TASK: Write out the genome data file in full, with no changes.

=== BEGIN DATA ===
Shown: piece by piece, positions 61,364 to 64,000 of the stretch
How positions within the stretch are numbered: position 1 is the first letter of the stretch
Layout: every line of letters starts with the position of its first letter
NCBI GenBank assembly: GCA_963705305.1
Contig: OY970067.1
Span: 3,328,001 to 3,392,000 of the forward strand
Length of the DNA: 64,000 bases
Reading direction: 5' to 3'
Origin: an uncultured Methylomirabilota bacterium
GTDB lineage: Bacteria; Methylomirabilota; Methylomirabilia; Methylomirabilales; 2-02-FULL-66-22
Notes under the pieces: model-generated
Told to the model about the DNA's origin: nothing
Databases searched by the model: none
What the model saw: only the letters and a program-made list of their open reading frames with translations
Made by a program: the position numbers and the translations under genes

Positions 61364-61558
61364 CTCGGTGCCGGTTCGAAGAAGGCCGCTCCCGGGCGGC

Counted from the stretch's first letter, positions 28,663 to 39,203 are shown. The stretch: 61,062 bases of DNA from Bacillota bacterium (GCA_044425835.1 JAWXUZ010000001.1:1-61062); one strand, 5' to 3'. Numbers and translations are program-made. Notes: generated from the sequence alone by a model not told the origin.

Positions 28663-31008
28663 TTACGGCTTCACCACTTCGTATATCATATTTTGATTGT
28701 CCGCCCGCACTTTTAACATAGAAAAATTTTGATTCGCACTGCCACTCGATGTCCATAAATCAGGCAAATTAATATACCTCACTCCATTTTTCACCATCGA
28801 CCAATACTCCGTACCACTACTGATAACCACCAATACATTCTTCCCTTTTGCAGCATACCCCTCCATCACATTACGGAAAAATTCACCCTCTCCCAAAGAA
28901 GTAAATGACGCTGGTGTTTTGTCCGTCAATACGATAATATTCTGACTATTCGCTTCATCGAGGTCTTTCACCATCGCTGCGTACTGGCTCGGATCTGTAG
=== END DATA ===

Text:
Shown: piece by piece, positions 61,364 to 64,000 of the stretch
How positions within the stretch are numbered: position 1 is the first letter of the stretch
Layout: every line of letters starts with the position of its first letter
NCBI GenBank assembly: GCA_963705305.1
Contig: OY970067.1
Span: 3,328,001 to 3,392,000 of the forward strand
Length of the DNA: 64,000 bases
Reading direction: 5' to 3'
Origin: an uncultured Methylomirabilota bacterium
GTDB lineage: Bacteria; Methylomirabilota; Methylomirabilia; Methylomirabilales; 2-02-FULL-66-22
Notes under the pieces: model-generated
Told to the model about the DNA's origin: nothing
Databases searched by the model: none
What the model saw: only the letters and a program-made list of their open reading frames with translations
Made by a program: the position numbers and the translations under genes

Positions 61364-61558
61364 CTCGGTGCCGGTTCGAAGAAGGCCGCTCCCGGGCGGC

Counted from the stretch's first letter, positions 28,663 to 39,203 are shown. The stretch: 61,062 bases of DNA from Bacillota bacterium (GCA_044425835.1 JAWXUZ010000001.1:1-61062); one strand, 5' to 3'. Numbers and translations are program-made. Notes: generated from the sequence alone by a model not told the origin.

Positions 28663-31008
28663 TTACGGCTTCACCACTTCGTATATCATATTTTGATTGT
28701 CCGCCCGCACTTTTAACATAGAAAAATTTTGATTCGCACTGCCACTCGATGTCCATAAATCAGGCAAATTAATATACCTCACTCCATTTTTCACCATCGA
28801 CCAATACTCCGTACCACTACTGATAACCACCAATACATTCTTCCCTTTTGCAGCATACCCCTCCATCACATTACGGAAAAATTCACCCTCTCCCAAAGAA
28901 GTAAATGACGCTGGTGTTTTGTCCGTCAATACGATAATATTCTGACTATTCGCTTCATCGAGGTCTTTCACCATCGCTGCGTACTGGCTCGGATCTGTAG